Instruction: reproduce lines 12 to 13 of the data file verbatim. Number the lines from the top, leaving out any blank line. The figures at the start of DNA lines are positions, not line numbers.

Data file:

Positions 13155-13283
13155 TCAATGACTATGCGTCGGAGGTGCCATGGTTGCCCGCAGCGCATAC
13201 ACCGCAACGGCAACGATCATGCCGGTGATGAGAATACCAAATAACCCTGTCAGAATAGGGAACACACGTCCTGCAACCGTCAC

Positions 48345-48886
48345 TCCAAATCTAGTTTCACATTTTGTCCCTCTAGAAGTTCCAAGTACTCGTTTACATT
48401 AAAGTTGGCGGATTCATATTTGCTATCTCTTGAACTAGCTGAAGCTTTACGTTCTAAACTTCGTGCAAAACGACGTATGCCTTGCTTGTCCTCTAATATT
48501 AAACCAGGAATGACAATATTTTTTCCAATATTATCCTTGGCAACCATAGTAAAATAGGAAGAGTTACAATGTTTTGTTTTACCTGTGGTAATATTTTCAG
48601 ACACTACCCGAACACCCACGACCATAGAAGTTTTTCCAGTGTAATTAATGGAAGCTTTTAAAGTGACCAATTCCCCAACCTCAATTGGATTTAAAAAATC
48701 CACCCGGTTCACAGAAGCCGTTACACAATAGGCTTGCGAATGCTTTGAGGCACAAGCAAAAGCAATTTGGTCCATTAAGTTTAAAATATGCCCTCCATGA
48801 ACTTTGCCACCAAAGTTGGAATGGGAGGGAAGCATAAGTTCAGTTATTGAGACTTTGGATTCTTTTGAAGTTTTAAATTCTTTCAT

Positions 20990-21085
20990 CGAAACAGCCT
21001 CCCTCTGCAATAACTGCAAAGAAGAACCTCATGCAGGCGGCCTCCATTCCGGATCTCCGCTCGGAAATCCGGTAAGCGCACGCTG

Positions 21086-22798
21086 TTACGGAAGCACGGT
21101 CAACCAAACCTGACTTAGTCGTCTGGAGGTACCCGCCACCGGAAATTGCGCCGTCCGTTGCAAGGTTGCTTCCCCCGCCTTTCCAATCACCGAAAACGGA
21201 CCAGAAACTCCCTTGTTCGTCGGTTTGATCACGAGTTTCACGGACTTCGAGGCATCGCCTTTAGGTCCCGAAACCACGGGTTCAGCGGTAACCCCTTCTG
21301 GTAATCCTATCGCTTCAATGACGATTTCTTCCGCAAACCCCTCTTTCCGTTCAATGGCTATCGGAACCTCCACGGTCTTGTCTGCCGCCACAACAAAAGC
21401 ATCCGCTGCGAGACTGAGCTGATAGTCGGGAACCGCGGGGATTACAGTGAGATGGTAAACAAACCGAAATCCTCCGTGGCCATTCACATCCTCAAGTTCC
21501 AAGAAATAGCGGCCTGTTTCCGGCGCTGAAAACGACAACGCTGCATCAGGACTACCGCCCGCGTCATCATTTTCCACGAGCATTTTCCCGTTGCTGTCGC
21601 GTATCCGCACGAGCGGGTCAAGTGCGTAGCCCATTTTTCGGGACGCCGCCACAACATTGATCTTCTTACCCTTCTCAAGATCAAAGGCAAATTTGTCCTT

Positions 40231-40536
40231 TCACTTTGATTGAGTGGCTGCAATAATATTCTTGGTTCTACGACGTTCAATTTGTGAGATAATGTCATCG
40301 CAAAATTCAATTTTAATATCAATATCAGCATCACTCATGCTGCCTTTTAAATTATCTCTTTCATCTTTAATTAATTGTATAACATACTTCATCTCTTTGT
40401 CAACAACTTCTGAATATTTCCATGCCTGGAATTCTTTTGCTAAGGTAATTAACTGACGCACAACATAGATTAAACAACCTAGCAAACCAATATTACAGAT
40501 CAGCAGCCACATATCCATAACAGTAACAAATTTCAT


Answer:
20990 CGAAACAGCCT
21001 CCCTCTGCAATAACTGCAAAGAAGAACCTCATGCAGGCGGCCTCCATTCCGGATCTCCGCTCGGAAATCCGGTAAGCGCACGCTG